Concert venues have been shut down for for the entirety of the pandemic and some feel they've been forgotten about, especially when it comes to economic relief plans.
It’s unclear what will happen next, so many are turning to Washington D.C. to ask for help.
A talent buyer since 2014, Pete McDevitt books some of the biggest names on the Belly Up Tavern stage in Solana Beach.
“Live music lives in the moment. It’s not something that you can necessarily go back to. You know you can go back to your restaurant and have your favorite meal but you might not be able to go back to a venue and see your favorite band again,” said McDevitt.
The county's public health orders have shut down live venues for more than four months now.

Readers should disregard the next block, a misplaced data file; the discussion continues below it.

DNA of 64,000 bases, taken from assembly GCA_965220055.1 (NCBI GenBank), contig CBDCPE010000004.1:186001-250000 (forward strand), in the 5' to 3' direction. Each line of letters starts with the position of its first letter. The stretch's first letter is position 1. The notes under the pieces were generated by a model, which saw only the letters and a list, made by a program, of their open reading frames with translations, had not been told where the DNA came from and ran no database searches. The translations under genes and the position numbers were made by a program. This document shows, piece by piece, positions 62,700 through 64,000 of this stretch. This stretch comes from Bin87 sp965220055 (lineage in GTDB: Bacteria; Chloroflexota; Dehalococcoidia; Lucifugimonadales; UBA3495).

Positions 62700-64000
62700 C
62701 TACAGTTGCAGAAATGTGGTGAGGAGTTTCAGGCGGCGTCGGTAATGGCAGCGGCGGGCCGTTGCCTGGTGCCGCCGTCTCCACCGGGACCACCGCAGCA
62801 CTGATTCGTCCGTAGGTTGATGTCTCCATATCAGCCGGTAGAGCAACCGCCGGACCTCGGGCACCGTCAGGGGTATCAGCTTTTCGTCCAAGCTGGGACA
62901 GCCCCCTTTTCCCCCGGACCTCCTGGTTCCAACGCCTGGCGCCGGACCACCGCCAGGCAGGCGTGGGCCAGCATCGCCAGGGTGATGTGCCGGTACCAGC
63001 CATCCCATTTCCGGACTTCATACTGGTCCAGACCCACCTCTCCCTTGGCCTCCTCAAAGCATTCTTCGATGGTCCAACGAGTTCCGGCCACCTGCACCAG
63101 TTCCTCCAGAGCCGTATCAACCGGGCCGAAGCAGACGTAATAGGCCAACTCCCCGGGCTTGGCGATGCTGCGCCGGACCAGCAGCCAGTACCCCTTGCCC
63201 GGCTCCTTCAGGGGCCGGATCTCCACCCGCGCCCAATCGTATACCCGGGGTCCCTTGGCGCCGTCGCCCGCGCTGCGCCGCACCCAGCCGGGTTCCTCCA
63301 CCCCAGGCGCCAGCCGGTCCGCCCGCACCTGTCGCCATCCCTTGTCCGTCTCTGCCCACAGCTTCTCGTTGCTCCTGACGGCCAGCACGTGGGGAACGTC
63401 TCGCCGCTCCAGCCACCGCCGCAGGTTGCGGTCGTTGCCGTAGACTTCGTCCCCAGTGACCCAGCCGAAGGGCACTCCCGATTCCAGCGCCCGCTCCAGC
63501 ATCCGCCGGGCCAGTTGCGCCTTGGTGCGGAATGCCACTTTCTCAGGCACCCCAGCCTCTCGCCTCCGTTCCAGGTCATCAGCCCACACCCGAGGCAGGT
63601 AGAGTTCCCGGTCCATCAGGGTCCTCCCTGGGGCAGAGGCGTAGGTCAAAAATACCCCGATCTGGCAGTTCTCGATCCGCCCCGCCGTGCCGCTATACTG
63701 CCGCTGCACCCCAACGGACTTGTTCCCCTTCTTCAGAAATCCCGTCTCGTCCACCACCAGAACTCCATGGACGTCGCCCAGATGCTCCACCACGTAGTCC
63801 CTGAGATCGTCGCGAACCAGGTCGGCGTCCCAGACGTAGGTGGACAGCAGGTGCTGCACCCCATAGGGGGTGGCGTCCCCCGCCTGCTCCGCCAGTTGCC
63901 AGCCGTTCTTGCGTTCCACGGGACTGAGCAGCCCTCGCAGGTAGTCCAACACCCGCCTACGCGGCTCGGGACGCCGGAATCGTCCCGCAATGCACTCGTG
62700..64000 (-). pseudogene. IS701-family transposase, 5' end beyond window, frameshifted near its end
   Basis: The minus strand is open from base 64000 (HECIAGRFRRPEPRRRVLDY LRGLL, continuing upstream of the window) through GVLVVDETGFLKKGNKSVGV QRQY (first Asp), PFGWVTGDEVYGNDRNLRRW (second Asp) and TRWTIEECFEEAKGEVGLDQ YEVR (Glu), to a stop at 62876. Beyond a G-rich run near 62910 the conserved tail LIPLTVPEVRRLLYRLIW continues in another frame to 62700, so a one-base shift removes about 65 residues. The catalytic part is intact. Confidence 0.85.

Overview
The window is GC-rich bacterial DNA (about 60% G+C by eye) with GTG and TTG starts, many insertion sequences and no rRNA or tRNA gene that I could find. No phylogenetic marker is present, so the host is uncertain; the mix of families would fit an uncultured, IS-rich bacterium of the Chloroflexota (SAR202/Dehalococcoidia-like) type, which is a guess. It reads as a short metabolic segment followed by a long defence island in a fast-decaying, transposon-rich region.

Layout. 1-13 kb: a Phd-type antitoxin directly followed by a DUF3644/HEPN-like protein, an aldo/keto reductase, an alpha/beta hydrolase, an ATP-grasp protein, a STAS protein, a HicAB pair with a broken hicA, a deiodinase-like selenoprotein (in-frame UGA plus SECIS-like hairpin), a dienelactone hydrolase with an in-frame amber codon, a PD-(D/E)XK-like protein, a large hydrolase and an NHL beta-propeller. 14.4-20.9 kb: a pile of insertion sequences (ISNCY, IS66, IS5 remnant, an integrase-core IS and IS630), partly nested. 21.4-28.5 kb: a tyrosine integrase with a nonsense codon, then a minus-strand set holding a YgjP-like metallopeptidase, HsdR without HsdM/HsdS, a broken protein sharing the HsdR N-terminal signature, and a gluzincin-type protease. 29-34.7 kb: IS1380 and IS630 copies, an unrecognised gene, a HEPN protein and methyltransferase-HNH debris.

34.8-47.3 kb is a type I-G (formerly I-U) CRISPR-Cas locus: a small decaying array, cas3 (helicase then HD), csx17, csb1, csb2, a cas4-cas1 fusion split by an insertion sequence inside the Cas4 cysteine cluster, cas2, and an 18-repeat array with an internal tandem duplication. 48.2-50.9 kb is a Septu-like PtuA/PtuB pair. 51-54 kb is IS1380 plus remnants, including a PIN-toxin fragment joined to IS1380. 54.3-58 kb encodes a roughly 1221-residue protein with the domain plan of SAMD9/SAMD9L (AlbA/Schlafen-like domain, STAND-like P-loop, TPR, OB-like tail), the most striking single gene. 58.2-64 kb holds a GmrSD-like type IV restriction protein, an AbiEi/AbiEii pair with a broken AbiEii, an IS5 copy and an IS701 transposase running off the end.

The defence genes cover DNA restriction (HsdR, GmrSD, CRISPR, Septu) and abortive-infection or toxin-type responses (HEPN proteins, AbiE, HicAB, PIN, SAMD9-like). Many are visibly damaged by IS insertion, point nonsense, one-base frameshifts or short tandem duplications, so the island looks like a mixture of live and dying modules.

“Safety first. So when we can open safely that’s when we will open,” said McDevitt.
In the meantime, to make it to that point, close to 2,000 independent music venues and promoters have formed an national organization called the National Independent Venue Association, or NIVA. The group is pushing the #SaveOurStages initiative that calls on Congress to create a policy that provides federal funding to the industry. Having been introduced to lawmakers, the Restart Act that would create long-term and flexible funding for an industry that doesn’t necessarily benefit from PPP loans.
It’s a lifeline, McDevitt said, that can help push through the uncertainty of a reopening timeline.
“It’s a matter of survival and doing everything that we can just to see through this storm so we can return to business as usual. Who knows what business as usual is gonna look like once things settle down a bit,” said McDevitt.